Standard Aeropress vs Inverted Aeropress Methods: What’s the Difference?

The Regular Aeropress vs Inverted Aeropress_ A Comparison

The Aeropress is a single cup method brewing coffee manually. It is a brewer with a manual plunger that steeps coffee like a French press before pressing it through a filter into your cup.

There are two different methods of using the Aeropress: one is the regular, or standard method, and the other is the inverted method.

Let’s compare the two ways of making coffee with the Aeropress.

The Regular Method for Using the Aeropress

The regular method for using the Aeropress is the most common method, and the one that is stated on the Aeropress website.

Here are the steps for the regular Aeropress method:

  1. Measure out your coffee, and grind to a fine texture, if using whole beans. Typically 15-18 grams of coffee is used.
  2. Place an Aeropress filter in the basket and twist it onto the bottom of the chamber.
  3. Place the Aeropress on top of a sturdy mug.
  4. Add the coffee into the top of the Aeropress, using the funnel if you’d like, and shake gently to get it level.
  5. Add hot water (anywhere from 175-200 degrees Fahrenheit) into the chamber up to the “2” fill line and saturate all the grounds by stirring for 10 seconds.
  6. Insert the plunger and gently plunge for 20-40 seconds into your mug.
  7. Drink as is for an “espresso” type pour, or add additional hot water to the mug for traditional coffee, or add steamed milk for a latte.

The Benefits Using of the Regular Aeropress Method

The regular method of using an Aeropress is a good option for beginners to the Aeropress, as it is the easiest method.

Another benefit, compared to the inverted method, is that there is less risk of spilling hot water or coffee. All of the coffee will be contained inside the chamber in the regular method.

Lastly, the regular method keeps the grounds in a nice layer on the bottom of the basket, which can help with pressure for the plunger.

The Downsides of the Regular Aeropress Method

There are a few downsides to using the regular Aeropress method. Many Aeropress fans think that the flavor is compromised while using the regular method.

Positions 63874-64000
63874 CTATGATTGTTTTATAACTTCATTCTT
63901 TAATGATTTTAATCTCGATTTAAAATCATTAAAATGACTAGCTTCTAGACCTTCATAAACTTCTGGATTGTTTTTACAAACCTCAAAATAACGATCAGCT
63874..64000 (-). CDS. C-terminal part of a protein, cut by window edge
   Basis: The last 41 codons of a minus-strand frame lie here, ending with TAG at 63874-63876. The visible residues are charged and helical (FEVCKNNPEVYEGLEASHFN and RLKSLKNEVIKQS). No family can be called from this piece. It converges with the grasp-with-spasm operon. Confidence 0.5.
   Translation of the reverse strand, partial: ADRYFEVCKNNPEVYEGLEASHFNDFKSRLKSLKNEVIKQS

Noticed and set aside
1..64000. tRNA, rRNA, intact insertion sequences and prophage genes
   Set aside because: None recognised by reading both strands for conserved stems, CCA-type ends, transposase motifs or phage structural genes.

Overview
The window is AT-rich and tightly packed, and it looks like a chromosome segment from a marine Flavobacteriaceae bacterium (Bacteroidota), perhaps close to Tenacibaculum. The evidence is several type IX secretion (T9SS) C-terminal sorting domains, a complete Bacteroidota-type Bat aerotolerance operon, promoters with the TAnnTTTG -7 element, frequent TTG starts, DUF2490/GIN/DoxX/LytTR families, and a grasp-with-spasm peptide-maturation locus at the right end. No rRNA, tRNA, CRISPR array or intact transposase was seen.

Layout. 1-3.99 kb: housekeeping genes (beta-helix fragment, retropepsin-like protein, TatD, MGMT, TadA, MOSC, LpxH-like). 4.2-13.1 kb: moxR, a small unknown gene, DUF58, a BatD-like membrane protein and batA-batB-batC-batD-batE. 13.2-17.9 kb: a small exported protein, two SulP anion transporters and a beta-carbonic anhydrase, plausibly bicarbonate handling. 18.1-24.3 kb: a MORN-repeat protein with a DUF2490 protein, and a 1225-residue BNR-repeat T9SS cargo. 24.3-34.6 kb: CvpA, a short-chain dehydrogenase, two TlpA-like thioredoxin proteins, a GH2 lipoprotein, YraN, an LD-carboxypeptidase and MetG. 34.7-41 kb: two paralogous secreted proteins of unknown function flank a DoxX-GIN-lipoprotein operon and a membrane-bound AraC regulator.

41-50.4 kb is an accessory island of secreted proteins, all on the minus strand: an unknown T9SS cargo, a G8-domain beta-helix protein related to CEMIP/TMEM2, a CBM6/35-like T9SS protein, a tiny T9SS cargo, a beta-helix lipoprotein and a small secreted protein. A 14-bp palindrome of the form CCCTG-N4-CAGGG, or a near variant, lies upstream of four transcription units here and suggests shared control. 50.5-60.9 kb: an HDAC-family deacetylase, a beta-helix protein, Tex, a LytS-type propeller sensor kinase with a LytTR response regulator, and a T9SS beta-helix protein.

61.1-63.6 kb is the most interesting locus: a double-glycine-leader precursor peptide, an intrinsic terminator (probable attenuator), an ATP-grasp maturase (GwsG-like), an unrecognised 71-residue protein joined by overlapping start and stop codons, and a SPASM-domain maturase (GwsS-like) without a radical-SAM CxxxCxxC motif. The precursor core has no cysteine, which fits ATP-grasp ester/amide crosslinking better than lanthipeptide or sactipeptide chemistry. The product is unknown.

This is because some of the water will start to filter through the bottom, into your cup, immediately. This may result in the first few ounces of your coffee being under-extracted. An under-extracted coffee may taste too weak, or can sometimes even taste sour or salty.

The coffee can leak through prematurely faster if you have an older Aeropress, with a rubber gasket seal that is starting to become compromised.

See this post on cleaning your Aeropress to avoid this problem.

The Inverted Method for Using an Aeropress

Many people now swear by using the inverted method for brewing Aeropress coffee.

Here are the steps for the inverted method: 

  1. Measure out your coffee, and grind to a fine texture if using whole beans.
  2. Place the Aeropress plunger facing up.
  3. Turn the chamber upside down and insert the plunger an inch or so into the chamber, or just under the number “4”.
  4. Make sure the plunger is not crooked at all.
  5. Add the ground coffee, using the funnel if you’d like.
  6. Add a paper filter to the screw cap and wet it with hot water. This helps to ensure the filter stays stuck to the cap.
  7. Pour water (175-200 degrees Fahrenheit) to the number “1” on the chamber and stir for 10 seconds.
  8. Screw on the filter cap.
  9. Set a timer for 60-90 seconds.
  10. After the desired time has passed, firmly hold both chambers and gently flip it over to sit on top of the coffee mug.
  11. Gently press the plunger down for 20-30 seconds.
  12. Drink as is for an “espresso” type pour, or add additional hot water to the mug for traditional coffee, or add steamed milk for a latte.

The Benefits of the Inverted Aeropress Method

The inverted Aeropress method has the benefits of not releasing any under-extracted coffee into the mug. All of the coffee is fully extracted in the water before plunging.